Just why this is so rather than my earlier idea of it I cannot explain nor have I found anything in what I have read - it clearly would require me to be a) smarter and b) better educated!! :)
f95toli
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Nov26-12, 07:47 AM
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Quote Quote by Graeme M View Post
However the sun is very much larger than earth and is radiating from ALL of its surface in ALL directions. That should mean that we don't have a stream of parallel rays of light. Thus at say a place near the north pole of our theoretical sphere we have light rays coming from in a sense above, below and from the side.

Do you see what I mean there?
But light only travels in straight paths.
Moreover, the sun is very far away; so from an optical point of view it is a tiny -but bright- point(almost) source. This become fairly obvious if you look at the shadows that are generated by sunlight.

(It is also the reason why you shouldn't not take photos at mid-day, the sunlight is hitting everything from above, and unless it is overcast the shadows become very harsh)
Graeme M
#17
Nov26-12, 01:54 PM
P: 48
Well, it's the matter of sunlight travelling in a straight line that started me on this original question. Again, I have a limited understanding of how light works. But I understood that light or radiation is created by an atom or some such particle being excited and giving off a photon.

So, if we have a large object like the sun that is emitting radiation from every point on its surface, we must have light travelling in straight lines outward from each of those points. It is not being emitted only in a straight line outward in one privileged direction surely. This is suggested by what I read about 'global warming'.

Here the argument is that CO2 molecules are heated by absorbing long wave infrared radiation emitted by the earth's surface. They then emit radiation of their own in response in all directions, including back at the earth hence the fabled 'back radiation'.

This implies to me that radiation is emitted in all directions from a non-directed source. Eg a torch uses a reflector to focus a beam of light, but the sun is not a torch.

Thus if light is being emitted in all directions from the surface of the sun, it must go in a straight line for all possible directions horizon to horizon for any given point (and that by the way is not a classical point as mfb noted - I simply mean atom or whatever gives rise to radiation).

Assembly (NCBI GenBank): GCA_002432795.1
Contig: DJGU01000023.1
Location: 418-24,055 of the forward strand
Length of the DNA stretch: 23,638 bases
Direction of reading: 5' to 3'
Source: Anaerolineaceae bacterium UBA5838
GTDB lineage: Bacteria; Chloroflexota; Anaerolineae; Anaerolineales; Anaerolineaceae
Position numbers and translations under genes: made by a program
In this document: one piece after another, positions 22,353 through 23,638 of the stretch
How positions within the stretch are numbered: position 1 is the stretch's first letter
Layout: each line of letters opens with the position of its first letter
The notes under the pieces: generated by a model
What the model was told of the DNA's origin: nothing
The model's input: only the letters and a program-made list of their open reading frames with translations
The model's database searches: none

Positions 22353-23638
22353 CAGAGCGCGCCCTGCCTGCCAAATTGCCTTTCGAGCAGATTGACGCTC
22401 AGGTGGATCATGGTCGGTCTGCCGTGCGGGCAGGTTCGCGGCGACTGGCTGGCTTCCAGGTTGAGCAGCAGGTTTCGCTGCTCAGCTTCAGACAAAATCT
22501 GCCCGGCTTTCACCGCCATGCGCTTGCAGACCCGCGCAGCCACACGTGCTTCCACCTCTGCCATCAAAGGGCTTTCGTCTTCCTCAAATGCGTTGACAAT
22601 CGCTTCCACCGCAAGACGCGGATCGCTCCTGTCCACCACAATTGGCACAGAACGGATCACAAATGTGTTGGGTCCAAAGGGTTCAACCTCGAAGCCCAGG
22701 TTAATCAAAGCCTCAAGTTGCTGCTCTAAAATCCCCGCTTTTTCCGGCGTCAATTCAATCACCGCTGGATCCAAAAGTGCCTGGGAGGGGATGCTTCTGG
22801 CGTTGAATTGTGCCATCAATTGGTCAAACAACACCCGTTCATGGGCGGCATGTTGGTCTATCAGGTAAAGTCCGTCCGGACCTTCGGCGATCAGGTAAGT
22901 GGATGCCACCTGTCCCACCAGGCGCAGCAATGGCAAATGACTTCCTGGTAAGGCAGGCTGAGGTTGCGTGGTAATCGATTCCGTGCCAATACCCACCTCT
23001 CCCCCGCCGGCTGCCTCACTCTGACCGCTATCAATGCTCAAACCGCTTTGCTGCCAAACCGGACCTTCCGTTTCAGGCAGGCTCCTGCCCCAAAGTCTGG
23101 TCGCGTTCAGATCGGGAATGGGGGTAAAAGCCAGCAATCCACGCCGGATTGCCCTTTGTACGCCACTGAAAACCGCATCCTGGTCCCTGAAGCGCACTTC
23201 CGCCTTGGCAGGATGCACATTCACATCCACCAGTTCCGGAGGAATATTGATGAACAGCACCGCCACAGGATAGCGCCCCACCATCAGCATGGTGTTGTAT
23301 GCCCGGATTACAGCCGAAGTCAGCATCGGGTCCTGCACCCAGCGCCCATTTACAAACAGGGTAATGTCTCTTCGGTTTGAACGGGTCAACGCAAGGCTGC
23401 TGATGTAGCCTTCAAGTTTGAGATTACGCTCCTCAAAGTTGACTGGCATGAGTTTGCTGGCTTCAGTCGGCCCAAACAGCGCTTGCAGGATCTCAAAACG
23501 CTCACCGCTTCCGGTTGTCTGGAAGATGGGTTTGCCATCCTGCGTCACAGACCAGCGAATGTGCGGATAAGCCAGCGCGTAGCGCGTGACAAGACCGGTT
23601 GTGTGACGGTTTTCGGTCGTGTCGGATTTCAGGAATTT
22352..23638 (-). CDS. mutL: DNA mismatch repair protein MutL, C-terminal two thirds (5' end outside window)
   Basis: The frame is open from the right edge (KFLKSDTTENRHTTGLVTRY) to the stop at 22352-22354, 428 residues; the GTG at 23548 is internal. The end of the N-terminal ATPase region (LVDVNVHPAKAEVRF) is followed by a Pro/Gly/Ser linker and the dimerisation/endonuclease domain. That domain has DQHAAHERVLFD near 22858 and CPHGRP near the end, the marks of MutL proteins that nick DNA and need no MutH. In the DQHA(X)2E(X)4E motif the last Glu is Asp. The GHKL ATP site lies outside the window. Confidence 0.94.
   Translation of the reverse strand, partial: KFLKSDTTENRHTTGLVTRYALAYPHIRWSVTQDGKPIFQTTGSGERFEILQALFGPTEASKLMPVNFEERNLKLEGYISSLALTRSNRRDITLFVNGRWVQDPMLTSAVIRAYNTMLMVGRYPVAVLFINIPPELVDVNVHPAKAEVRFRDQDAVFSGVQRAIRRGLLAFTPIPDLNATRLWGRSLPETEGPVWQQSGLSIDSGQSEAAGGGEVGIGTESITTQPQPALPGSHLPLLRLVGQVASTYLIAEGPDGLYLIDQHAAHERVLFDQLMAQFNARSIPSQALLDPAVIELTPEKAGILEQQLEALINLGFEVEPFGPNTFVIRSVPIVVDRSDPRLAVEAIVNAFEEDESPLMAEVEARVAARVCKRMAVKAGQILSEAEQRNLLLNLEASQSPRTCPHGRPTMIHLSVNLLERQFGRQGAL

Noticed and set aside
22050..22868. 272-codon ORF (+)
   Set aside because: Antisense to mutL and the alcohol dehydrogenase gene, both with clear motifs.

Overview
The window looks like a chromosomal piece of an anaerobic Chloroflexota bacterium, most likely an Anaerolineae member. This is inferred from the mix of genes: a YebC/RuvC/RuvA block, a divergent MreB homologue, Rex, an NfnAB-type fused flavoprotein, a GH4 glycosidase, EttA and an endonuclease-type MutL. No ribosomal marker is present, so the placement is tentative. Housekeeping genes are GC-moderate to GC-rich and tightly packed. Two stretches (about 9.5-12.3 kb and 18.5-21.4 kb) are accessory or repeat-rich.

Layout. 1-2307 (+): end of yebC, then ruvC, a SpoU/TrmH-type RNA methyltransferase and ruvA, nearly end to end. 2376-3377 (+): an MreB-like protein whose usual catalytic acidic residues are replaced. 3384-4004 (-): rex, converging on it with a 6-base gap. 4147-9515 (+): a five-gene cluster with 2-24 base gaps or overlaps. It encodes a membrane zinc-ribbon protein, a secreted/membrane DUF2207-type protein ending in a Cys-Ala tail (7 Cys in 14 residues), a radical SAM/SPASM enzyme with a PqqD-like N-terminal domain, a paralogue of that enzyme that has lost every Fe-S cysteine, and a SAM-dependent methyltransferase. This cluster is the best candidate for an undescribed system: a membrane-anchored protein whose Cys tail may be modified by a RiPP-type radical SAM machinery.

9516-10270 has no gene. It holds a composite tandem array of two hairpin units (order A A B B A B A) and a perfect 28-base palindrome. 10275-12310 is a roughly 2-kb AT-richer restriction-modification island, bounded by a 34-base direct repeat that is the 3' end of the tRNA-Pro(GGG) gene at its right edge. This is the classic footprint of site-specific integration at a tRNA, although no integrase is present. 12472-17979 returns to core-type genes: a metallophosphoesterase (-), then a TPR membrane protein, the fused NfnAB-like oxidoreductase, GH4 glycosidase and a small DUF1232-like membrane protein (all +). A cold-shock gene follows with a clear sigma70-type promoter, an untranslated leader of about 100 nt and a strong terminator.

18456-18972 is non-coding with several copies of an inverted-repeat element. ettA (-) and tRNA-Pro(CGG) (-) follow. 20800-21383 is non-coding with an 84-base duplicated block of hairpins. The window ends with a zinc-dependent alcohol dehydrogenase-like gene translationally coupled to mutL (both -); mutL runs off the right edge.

So, the light emitted from a point at the top of the sun's disc as seen from earth must include rays that travel straight out as must a point at the bottom, and at the earth's location they must still be parallel and at equal distance apart as when they were emitted.

But within those bounds in effect are also rays going in all other possible directions, including 'down', 'up' and sideways upon the earth.

See my diagram below this post.

However, from the comments above, it is clear to me that this does not happen. Somehow in fact the light from the sun when intercepted by the earth is effectively all travelling in a straight line, and this is the case for all points on the earth's surface. If there were no atmosphere, we should see a clear, sharp shadow directly parallel to that straight line, not the multi shadow or fuzzy shadow my thinking would imply.

It then follows that the light must be travelling in a straight line relative to any point on the earth's surface. Imagine a square metre of material at distance X from the sun, if it is directly facing the sun it will receive the full power of the sun. Imagine another square placed a short distance away but still at distance X from the sun, will it be at the same angle? No. For each square, if we place a huge number of such squares at the same distance from the sun, the angle must be different one to the other. With enough squares we would create a spherical shell.

Hence, light must always be received in a straight line relative to the point receiving it.
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Graeme M
#18
Nov26-12, 07:14 PM
P: 48
And thinking further. f95toli, you say:

Moreover, the sun is very far away; so from an optical point of view it is a tiny -but bright- point(almost) source. This become fairly obvious if you look at the shadows that are generated by sunlight.
But that is literally from an optical point of view. It's what we see using a lens and a retina. If we had a very large light sensitive surface, quite flat, arranged at the point of the earth in space and perpendicular to the plane of the earth/sun, would not all points on that surface over a disc the same size as the sun receive the same amount of light ?

In fact, I suspect that the surface would receive the same amount for the same sized disc, and then less according to some ratio as we travel further beyond that point because beyond that point the surface is effectively tilted to the rays that strike it.

Which brings us back to my very first point that the effect of the diminution in power over the curvature of the theoretical sphere's surface is not strictly an effect of the relationship between a disc and a sphere.